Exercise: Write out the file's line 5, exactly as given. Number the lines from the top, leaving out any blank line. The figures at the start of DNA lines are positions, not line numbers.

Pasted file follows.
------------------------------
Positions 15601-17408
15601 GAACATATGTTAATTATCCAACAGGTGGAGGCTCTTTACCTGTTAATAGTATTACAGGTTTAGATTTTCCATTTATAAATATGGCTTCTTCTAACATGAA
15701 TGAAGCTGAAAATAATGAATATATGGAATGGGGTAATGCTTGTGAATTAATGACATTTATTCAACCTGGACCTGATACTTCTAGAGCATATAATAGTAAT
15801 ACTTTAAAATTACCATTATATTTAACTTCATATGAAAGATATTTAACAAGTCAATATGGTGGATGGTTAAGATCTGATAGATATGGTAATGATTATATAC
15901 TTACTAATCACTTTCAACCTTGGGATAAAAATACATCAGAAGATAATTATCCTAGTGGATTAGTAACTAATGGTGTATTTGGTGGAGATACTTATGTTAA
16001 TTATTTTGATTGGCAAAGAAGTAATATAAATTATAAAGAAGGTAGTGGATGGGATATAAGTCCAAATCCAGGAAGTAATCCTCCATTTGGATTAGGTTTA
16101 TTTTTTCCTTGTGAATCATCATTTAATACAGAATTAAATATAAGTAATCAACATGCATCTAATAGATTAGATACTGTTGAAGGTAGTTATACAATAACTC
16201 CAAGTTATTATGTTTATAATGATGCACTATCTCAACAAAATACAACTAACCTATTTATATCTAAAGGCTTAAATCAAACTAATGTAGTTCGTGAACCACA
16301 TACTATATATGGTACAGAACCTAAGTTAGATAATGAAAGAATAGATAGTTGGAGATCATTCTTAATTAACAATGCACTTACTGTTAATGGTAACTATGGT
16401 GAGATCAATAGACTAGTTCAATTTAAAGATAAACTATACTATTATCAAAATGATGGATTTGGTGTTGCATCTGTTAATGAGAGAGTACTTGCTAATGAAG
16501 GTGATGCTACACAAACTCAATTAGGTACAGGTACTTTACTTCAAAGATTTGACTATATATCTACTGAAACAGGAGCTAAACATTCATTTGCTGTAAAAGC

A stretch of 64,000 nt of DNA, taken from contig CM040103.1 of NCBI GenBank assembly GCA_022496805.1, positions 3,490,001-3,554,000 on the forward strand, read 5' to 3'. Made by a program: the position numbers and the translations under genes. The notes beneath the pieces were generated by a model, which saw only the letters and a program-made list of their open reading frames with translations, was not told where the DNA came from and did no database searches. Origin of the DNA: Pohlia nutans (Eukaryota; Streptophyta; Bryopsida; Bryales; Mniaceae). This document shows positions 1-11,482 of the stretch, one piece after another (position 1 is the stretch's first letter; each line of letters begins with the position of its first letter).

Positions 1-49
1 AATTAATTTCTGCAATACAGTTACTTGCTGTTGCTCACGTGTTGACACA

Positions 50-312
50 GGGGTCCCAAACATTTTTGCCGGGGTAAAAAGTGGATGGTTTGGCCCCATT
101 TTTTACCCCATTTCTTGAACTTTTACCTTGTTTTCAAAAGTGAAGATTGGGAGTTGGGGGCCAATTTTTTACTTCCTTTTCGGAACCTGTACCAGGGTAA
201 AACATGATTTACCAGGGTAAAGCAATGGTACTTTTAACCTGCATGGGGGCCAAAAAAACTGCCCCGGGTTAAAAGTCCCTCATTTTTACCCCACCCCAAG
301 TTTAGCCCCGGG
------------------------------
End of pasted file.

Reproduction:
15901 TTACTAATCACTTTCAACCTTGGGATAAAAATACATCAGAAGATAATTATCCTAGTGGATTAGTAACTAATGGTGTATTTGGTGGAGATACTTATGTTAA